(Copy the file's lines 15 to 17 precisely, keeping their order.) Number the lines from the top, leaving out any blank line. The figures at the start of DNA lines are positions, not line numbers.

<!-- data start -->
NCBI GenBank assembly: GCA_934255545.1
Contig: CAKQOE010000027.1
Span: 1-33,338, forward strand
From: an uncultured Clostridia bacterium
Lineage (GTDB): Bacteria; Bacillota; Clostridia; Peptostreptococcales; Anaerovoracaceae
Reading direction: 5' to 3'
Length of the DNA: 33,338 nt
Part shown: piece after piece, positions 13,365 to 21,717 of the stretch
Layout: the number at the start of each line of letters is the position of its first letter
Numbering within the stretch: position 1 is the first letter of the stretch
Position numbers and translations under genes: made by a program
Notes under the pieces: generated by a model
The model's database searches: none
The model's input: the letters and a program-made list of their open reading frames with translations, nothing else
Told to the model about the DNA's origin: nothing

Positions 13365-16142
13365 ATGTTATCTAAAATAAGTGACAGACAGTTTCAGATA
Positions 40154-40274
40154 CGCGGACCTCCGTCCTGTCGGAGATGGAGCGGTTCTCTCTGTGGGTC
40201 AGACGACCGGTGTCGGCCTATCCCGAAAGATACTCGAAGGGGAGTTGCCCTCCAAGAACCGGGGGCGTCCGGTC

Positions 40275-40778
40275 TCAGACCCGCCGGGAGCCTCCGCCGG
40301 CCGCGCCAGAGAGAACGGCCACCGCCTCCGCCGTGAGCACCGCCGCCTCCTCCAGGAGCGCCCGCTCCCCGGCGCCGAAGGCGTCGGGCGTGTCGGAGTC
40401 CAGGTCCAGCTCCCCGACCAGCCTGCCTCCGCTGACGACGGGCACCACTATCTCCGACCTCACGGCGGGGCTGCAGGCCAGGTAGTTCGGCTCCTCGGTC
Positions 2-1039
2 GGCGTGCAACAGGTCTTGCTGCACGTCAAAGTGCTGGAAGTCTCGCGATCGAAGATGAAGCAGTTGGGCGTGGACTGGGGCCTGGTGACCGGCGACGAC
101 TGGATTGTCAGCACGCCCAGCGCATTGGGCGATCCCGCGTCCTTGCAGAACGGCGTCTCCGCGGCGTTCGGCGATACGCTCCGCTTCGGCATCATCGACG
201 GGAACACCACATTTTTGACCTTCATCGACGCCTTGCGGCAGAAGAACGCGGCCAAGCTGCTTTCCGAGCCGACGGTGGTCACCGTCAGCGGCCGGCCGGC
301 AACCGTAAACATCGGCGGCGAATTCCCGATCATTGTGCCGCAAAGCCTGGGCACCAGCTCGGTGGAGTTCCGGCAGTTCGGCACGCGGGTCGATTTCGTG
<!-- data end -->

Told to the model about the DNA's origin: nothing

Positions 13365-16142
13365 ATGTTATCTAAAATAAGTGACAGACAGTTTCAGATA